3. NOT KEEPING ACCURATE FINANCIAL RECORDS: Many startups fail to keep accurate financial records, which can lead to legal issues and difficulty in obtaining funding.

4. NO UNDERSTANDING TAX LAWS AND DUE DATES: Startups often make the mistake of not understanding the tax laws and regulations that apply to their business, which can lead to penalties and fines.

5. NOT HAVING A CLEAR EQUITY SPLIT AMONG FOUNDERS: Startups often make the mistake of not having a clear equity split among the founders, which can lead to disagreements and legal issues. It is important to have a clear agreement in place from the beginning.

To avoid or remedy these pitfalls, contact us today

Tolulope Oguntade 
Regville Associates 
info@regville.com 
08065111667

CONVERTIBLE NOTES: A FORM OF DEBT FINANCING FOR STARTUPS

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A convertible note is a type of debt financing that allows investors to loan money to a company in exchange for the option to convert their loan into equity at a later date. This type of funding is often used by early-stage companies that have not yet reached a point where they can issue traditional equity.

Here are five features of convertible notes:

1. Convertible notes have a maturity date: The notes are typically issued with a maturity date of one to three years from the date of issuance. At the maturity date, the company will either have to pay back the loan or convert the notes into equity.

2. Convertible notes have a conversion price: The conversion price is the price at which the notes will convert into equity. This price is typically set at a discount to the price of future equity rounds.

3. Convertible notes accrue interest: The notes accrue interest at a rate that is typically lower than the rate for a traditional loan.

4. Convertible notes have a cap: A cap is the maximum valuation at which the notes can convert into equity. This cap is typically set at a higher valuation than the current valuation of the company.

5. Convertible notes are typically used by early-stage companies: Convertible notes are often used by companies that are in their early stages of development and have not yet reached a point where they can issue traditional equity.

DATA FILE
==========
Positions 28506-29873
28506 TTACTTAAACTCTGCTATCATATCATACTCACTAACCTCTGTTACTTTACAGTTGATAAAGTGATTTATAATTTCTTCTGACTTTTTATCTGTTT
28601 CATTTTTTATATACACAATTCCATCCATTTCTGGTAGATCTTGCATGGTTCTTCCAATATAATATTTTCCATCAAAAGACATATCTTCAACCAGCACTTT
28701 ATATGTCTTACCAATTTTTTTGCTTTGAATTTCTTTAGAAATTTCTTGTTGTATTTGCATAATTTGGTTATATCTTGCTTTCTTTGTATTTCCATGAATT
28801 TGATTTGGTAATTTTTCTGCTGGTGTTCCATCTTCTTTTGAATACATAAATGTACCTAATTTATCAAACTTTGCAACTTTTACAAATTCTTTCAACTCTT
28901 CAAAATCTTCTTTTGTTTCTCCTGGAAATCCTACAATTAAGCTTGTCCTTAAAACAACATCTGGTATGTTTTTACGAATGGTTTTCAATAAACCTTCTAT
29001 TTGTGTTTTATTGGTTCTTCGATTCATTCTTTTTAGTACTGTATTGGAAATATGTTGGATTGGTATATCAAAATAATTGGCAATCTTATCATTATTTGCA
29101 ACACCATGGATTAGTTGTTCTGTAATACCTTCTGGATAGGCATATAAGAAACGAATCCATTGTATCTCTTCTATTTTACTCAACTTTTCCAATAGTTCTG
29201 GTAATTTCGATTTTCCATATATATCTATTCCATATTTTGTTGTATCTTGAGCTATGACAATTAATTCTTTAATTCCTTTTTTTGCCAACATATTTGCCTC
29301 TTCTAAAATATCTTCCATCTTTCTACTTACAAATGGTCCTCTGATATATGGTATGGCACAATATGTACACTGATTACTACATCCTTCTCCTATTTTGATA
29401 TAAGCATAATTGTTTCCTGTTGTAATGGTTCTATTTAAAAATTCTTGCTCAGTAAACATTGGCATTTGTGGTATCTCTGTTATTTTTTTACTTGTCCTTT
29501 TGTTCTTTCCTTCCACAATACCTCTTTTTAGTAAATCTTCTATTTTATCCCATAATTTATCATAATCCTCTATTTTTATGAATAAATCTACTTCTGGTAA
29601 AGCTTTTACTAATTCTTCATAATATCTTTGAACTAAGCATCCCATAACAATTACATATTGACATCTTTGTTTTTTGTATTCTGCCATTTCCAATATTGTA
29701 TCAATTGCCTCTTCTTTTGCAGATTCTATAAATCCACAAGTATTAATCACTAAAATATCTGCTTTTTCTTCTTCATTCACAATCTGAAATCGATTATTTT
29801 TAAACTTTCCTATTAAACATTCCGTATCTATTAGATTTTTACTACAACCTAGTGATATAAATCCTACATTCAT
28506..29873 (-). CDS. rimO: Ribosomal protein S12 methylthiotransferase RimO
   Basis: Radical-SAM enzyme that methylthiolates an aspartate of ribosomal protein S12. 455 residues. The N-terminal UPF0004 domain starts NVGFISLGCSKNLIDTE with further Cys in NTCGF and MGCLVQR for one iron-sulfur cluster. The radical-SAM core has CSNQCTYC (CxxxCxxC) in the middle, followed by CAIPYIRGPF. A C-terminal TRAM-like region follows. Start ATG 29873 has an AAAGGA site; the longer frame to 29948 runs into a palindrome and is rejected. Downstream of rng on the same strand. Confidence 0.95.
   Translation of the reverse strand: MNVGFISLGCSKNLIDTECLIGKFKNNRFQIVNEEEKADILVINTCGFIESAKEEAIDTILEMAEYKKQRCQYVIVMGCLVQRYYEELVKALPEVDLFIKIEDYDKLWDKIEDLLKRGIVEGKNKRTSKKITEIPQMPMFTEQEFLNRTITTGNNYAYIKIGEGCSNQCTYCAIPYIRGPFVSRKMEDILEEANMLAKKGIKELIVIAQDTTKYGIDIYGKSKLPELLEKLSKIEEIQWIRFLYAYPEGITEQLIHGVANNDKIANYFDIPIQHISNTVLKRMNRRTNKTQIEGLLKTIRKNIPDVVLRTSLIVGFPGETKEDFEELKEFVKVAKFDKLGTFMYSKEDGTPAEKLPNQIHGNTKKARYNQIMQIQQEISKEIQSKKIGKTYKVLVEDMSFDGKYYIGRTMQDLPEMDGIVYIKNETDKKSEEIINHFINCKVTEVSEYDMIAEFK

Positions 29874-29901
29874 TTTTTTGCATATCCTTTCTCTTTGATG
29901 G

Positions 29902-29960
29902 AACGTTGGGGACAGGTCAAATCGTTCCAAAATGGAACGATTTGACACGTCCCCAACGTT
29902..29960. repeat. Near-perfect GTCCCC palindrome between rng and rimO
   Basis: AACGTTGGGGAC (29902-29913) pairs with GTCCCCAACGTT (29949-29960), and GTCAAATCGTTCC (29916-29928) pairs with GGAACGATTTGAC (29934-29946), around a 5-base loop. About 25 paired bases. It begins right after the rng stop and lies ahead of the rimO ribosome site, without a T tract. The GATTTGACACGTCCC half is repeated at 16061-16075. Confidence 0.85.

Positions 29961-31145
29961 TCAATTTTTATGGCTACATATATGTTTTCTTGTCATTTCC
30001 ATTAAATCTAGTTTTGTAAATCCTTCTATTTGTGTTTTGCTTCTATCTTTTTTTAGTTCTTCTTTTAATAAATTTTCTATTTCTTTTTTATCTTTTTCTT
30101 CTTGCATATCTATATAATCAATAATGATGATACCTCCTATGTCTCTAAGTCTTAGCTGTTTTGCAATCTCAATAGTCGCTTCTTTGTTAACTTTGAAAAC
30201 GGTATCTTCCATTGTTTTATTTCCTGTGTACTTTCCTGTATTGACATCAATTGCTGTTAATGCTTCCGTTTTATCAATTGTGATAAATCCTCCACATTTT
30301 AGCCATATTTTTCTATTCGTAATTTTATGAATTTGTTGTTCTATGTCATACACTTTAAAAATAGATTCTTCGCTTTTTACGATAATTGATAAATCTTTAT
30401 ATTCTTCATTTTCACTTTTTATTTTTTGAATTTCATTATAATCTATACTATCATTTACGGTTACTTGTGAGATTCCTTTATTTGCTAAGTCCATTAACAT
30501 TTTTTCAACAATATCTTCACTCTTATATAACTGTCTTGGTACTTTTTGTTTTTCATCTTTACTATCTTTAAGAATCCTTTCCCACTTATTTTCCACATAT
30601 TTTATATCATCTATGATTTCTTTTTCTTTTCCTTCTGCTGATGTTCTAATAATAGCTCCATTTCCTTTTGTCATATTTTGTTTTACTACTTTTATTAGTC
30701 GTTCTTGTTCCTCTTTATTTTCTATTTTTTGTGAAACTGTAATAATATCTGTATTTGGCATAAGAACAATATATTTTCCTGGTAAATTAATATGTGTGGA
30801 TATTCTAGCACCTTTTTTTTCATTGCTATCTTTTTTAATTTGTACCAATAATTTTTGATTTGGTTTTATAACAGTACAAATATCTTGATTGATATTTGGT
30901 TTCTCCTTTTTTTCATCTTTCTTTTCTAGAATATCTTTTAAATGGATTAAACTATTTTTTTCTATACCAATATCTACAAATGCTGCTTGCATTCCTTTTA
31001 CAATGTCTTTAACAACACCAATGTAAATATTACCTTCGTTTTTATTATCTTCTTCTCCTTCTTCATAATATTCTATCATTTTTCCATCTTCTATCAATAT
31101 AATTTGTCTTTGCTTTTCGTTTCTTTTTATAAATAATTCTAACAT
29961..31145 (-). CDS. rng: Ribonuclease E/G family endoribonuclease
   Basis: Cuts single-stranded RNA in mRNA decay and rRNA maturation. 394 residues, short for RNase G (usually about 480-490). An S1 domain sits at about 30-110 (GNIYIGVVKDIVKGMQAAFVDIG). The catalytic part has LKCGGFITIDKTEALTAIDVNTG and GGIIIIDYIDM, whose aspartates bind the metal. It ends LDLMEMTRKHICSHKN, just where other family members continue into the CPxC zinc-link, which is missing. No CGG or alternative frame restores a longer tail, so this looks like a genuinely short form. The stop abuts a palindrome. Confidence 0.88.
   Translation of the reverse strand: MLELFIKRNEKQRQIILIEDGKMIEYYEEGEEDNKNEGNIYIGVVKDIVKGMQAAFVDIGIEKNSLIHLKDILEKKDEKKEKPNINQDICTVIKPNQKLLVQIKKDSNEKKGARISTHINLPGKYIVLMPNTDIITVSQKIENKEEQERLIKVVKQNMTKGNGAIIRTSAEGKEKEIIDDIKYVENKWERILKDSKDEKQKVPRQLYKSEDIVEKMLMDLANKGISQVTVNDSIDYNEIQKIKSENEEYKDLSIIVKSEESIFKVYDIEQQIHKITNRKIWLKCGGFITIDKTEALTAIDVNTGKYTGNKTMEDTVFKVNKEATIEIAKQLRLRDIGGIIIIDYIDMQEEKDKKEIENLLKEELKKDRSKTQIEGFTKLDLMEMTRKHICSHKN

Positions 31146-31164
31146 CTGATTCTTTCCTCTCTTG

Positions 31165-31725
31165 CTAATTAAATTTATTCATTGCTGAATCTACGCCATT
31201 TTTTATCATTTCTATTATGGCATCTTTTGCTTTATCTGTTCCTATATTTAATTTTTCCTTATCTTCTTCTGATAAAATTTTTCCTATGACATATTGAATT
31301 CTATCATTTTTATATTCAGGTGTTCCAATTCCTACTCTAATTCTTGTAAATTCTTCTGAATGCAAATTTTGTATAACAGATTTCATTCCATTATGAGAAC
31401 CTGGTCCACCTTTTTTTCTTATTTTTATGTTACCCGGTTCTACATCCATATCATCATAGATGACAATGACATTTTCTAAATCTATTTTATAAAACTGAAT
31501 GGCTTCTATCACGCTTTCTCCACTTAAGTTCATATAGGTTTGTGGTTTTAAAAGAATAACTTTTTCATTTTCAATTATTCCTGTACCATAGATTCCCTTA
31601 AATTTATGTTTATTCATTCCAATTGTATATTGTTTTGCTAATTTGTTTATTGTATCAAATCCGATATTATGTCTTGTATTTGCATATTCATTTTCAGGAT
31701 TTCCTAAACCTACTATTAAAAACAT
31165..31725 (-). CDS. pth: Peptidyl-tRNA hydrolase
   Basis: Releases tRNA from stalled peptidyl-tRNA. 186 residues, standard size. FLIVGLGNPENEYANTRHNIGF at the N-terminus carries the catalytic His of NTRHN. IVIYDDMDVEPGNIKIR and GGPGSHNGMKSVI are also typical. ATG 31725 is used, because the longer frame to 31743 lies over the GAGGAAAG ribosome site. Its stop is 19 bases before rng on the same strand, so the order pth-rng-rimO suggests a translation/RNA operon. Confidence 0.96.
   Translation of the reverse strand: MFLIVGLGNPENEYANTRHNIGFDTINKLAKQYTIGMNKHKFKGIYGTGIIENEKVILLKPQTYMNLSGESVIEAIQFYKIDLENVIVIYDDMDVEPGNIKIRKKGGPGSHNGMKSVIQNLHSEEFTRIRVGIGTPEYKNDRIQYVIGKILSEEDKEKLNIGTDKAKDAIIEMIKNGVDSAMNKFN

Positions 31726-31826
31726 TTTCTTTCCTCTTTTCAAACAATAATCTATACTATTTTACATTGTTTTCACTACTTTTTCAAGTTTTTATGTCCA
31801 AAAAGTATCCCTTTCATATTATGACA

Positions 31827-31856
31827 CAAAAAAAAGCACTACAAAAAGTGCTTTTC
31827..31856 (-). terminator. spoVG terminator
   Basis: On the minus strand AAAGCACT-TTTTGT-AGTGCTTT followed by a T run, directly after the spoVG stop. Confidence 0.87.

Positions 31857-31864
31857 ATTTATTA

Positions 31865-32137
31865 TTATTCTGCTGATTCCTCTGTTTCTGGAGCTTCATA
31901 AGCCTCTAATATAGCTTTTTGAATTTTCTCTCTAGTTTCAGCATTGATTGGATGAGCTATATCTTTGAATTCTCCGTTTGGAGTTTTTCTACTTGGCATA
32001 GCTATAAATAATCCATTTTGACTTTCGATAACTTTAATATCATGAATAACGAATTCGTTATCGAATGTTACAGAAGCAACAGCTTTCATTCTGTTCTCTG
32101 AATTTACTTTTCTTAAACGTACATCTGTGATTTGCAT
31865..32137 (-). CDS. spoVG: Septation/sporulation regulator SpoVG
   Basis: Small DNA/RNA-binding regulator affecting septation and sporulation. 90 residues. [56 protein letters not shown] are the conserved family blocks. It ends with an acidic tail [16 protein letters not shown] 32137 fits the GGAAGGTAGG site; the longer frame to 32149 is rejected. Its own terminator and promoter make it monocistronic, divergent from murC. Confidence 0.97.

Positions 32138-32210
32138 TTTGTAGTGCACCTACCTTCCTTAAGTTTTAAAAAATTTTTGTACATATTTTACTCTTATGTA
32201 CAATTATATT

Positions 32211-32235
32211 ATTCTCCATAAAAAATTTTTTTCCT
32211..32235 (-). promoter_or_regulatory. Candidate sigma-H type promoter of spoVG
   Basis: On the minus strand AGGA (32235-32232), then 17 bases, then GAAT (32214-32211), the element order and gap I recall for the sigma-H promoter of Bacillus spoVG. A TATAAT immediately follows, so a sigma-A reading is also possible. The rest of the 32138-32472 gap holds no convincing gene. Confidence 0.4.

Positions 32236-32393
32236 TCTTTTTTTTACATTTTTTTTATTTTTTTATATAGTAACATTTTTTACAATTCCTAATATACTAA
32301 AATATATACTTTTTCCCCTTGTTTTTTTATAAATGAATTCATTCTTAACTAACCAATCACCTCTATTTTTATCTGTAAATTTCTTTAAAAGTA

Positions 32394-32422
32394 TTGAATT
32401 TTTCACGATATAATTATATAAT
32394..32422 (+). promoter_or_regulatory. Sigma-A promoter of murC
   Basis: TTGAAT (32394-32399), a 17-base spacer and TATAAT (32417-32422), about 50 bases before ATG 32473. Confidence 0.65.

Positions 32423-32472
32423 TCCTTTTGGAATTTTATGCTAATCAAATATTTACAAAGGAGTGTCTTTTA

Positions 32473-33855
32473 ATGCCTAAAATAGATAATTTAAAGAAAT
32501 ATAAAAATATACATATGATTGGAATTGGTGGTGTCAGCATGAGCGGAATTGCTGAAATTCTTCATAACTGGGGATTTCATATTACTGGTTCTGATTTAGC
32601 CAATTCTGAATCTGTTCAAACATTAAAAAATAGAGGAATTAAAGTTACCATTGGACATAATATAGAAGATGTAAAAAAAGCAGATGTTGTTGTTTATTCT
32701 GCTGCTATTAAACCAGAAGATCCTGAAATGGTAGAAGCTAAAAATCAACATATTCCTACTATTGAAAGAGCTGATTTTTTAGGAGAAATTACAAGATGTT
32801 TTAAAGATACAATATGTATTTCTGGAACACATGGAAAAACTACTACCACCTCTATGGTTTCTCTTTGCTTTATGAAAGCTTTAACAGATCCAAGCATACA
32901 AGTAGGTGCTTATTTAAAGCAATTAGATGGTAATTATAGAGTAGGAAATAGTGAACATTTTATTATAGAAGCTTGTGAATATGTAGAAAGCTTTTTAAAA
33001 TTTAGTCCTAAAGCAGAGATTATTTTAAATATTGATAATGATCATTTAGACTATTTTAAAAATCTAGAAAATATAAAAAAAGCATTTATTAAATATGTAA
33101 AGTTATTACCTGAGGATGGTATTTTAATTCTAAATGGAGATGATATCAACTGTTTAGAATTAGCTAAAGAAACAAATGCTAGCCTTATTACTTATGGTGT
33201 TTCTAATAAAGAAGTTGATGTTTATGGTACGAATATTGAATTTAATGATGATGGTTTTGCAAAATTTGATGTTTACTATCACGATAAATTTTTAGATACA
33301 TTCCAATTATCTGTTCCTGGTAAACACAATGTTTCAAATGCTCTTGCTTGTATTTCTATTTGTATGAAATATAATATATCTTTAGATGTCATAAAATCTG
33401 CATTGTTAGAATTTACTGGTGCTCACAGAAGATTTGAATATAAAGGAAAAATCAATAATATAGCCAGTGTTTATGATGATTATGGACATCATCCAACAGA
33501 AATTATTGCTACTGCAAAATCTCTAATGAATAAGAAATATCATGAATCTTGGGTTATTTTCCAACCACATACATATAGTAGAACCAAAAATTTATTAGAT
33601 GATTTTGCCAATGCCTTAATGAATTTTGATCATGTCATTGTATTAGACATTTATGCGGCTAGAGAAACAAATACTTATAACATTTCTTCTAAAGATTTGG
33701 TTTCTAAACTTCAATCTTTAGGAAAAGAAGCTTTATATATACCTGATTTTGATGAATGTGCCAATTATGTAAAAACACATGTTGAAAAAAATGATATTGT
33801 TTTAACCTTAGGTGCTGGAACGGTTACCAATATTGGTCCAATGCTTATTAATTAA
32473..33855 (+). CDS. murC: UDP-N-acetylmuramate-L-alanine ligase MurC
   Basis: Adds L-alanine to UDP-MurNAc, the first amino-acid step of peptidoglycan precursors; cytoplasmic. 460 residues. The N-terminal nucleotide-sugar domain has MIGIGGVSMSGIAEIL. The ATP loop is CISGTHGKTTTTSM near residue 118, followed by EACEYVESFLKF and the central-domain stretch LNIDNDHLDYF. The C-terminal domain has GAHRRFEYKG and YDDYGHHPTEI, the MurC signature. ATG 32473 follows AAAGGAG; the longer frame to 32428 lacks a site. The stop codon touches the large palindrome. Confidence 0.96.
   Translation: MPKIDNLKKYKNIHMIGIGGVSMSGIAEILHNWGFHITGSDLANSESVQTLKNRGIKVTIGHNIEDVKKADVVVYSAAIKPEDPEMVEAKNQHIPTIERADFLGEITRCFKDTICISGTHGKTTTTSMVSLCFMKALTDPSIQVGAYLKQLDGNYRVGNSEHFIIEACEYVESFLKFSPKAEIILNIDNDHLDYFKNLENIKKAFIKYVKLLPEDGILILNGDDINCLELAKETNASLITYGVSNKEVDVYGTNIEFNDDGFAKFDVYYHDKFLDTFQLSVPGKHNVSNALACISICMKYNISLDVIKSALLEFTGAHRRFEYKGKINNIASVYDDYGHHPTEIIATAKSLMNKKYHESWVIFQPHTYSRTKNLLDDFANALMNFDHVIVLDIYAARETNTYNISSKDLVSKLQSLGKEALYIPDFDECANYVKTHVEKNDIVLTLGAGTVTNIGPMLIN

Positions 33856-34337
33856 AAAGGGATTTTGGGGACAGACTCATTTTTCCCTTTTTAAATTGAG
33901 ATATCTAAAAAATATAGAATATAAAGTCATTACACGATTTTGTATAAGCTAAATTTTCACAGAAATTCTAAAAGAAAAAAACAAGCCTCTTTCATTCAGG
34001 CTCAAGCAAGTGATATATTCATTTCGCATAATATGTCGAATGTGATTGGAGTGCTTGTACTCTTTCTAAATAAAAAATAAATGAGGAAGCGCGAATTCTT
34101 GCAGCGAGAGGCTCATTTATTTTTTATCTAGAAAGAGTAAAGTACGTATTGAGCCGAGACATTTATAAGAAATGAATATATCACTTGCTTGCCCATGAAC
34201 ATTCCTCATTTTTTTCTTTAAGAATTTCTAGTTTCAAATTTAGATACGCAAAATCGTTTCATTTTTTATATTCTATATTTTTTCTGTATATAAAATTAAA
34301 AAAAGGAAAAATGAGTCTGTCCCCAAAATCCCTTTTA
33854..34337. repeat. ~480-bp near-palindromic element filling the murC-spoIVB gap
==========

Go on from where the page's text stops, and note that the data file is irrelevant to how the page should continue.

It’s worth noting that the terms of convertible notes may vary depending on the company’s situation, the stage of the company, and the investors.

A hypothetical scenario where a convertible note is used.

A startup company, called “ABC Inc.” is looking for $500,000 in funding to help them develop their product and expand their team. They decide to issue a convertible note to a group of angel investors.

The maturity date of the note is set at 18 months from the date of issuance.

The conversion price is set at a 20% discount to the price of the next equity round.

The interest rate on the note is set at 5% per year.

The cap is set at $5 million, which is higher than the current valuation of the company.

The angel investors loan $500,000 to ABC Inc. in exchange for the convertible notes. The company uses the money to develop their product and expand their team.

After 18 months, the company has made significant progress and is ready to raise more funding. They hold a Series A round and are able to secure a valuation of $10 million. At this point, the angel investors have the option to convert their notes into equity at a 20% discount to the Series A price. So, the conversion price would be $8 million (10 million * 0.8). Since the cap is set at $5 million, the angel investors can convert their notes into equity at $5 million.

It’s important to note that this is a simplified example and in reality the terms of convertible notes can be more complex depending on the company’s situation, the stage of the company, and the investors.

For assistance on StartUp Financing, feel free to contact us

Tolulope Oguntade 
Regville Associates 
info@regville.com 
08065111667

THE RELEVANCE OF THE CERTIFICATE OF CAPITAL IMPORTATION TO FOREIGN INVESTORS IN NIGERIA

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A certificate of Capital Importation (CCI) is a document issued by the Central Bank of Nigeria (CBN) to foreign investors in Nigeria as proof of their capital investment in the country. The CCI serves as a key tool for foreign investors to access various benefits and incentives the Nigerian government provides to encourage foreign direct investment (FDI) in the country. In September 2017, the CBN introduced the electronic CCI (e-CCI) which replaced the paper CCI. In this article, we will discuss the relevance of the CCI to foreign investors in Nigeria.